noun, plural to·gas, to·gae [toh-jee, -gee] /ˈtoʊ dʒi, -gi/.
- (in ancient Rome) the loose outer garment worn by citizens in public.
- a robe of office, a professorial gown, or some other distinctive garment.
- a garment worn by citizens of ancient Rome, consisting of a piece of cloth draped around the body
- the official vestment of certain offices
c.1600, from Latin toga “cloak or mantle,” related to tegere “to cover” (see stegosaurus).
The outer garment of a Roman citizen in time of peace; toga prætexta had a broad purple border and was worn by children, magistrates, persons engaged in sacred rites, and later also emperors; toga virilis, the “toga of manhood,” was assumed by boys at puberty.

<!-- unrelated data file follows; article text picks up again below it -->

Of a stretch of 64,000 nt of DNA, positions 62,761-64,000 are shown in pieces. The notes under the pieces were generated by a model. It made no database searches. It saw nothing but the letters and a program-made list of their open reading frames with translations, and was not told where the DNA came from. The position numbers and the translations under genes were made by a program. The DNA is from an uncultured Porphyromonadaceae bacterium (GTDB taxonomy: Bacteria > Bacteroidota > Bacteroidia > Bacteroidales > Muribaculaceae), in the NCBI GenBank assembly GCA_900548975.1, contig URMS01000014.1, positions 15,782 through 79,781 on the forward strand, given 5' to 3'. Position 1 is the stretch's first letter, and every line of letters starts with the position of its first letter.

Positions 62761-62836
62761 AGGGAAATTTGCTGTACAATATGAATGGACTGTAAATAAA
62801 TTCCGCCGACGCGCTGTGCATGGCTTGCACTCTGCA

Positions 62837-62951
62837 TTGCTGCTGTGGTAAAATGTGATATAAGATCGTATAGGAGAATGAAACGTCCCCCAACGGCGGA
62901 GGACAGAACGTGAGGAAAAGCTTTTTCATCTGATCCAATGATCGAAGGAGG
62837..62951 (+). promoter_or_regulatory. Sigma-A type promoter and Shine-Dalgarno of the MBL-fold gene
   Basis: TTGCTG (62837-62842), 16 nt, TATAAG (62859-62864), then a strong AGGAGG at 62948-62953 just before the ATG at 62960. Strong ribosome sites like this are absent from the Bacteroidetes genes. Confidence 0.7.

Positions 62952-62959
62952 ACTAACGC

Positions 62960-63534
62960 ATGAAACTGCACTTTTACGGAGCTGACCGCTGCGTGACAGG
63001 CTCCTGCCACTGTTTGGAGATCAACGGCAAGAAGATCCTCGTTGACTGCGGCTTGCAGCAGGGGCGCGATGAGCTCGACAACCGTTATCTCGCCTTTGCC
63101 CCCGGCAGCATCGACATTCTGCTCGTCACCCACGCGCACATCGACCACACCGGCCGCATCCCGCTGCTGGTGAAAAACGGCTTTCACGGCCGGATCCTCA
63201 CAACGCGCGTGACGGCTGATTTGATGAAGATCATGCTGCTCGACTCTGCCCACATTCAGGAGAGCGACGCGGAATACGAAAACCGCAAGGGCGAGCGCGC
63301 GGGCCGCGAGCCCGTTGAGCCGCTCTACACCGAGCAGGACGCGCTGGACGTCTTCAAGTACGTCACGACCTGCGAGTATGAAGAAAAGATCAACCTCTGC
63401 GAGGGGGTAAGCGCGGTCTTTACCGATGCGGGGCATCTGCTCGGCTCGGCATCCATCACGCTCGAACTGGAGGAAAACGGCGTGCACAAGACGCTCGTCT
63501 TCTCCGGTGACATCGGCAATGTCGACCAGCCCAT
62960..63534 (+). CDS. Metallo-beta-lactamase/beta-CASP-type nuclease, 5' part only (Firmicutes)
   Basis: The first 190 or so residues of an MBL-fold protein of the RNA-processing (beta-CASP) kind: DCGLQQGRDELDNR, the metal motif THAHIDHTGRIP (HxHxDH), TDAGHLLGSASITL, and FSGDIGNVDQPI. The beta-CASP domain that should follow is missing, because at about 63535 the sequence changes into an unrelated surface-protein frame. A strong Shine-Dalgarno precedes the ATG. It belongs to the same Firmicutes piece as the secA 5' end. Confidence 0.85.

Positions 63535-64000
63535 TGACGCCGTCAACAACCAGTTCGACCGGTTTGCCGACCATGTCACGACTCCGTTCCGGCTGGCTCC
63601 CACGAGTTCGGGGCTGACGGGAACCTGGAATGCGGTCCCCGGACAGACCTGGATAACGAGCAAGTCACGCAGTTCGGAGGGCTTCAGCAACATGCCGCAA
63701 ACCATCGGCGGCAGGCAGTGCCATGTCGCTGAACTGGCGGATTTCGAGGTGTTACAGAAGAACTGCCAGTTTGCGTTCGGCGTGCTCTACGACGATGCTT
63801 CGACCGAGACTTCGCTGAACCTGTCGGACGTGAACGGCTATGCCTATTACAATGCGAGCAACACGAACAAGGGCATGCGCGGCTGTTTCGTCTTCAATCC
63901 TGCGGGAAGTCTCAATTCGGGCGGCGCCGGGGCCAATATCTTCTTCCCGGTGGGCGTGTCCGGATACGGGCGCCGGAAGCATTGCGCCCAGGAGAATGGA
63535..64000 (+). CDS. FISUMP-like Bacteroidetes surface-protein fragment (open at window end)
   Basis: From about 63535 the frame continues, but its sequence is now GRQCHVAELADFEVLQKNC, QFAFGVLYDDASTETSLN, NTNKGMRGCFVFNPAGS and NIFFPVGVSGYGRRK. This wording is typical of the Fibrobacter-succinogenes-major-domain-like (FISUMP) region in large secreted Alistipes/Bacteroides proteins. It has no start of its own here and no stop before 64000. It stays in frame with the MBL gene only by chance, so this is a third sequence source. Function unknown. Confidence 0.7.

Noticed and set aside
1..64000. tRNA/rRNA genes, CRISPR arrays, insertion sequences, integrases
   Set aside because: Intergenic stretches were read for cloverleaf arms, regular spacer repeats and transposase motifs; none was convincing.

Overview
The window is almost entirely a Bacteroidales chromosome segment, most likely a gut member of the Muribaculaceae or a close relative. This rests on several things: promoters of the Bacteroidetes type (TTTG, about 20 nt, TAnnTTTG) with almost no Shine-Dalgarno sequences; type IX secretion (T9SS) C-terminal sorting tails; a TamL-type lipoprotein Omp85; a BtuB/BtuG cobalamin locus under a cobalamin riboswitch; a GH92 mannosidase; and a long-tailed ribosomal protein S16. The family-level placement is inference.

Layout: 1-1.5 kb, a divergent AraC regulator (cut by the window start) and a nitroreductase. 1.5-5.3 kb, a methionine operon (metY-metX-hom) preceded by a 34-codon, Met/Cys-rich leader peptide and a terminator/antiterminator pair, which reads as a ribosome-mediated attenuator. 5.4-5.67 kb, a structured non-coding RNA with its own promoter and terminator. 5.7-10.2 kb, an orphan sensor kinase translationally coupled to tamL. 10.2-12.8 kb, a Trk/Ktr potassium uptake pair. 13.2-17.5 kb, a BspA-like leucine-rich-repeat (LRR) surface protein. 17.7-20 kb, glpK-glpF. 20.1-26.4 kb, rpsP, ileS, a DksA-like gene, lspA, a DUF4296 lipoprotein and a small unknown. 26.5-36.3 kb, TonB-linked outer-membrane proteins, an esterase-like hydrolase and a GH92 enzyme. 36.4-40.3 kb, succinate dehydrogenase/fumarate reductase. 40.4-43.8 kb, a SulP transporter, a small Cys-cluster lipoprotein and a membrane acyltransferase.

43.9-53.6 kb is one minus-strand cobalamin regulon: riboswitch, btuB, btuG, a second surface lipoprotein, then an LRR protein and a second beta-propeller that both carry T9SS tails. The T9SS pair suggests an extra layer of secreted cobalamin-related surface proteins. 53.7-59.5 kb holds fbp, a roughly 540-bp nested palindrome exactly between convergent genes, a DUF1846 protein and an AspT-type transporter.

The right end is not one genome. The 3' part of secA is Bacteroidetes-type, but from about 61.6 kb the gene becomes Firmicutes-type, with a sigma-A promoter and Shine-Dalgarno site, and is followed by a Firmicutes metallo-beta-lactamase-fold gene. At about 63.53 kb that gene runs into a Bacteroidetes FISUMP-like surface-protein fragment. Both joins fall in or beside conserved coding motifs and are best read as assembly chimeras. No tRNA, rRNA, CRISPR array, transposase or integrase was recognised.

Breeches, like the word for them (Latin bracae) were alien to the Romans, the dress of Persians, Germans and Gauls, so that bracatus “wearing breeches” was a term in Roman geography meaning “north of the Alps.” College fraternity toga party popularized by movie “Animal House” (1978), but this is set in 1962.
An outer garment for men in ancient Rome, worn as a sign of citizenship. The toga was a nearly semicircular piece of wool, worn draped about the shoulders and body.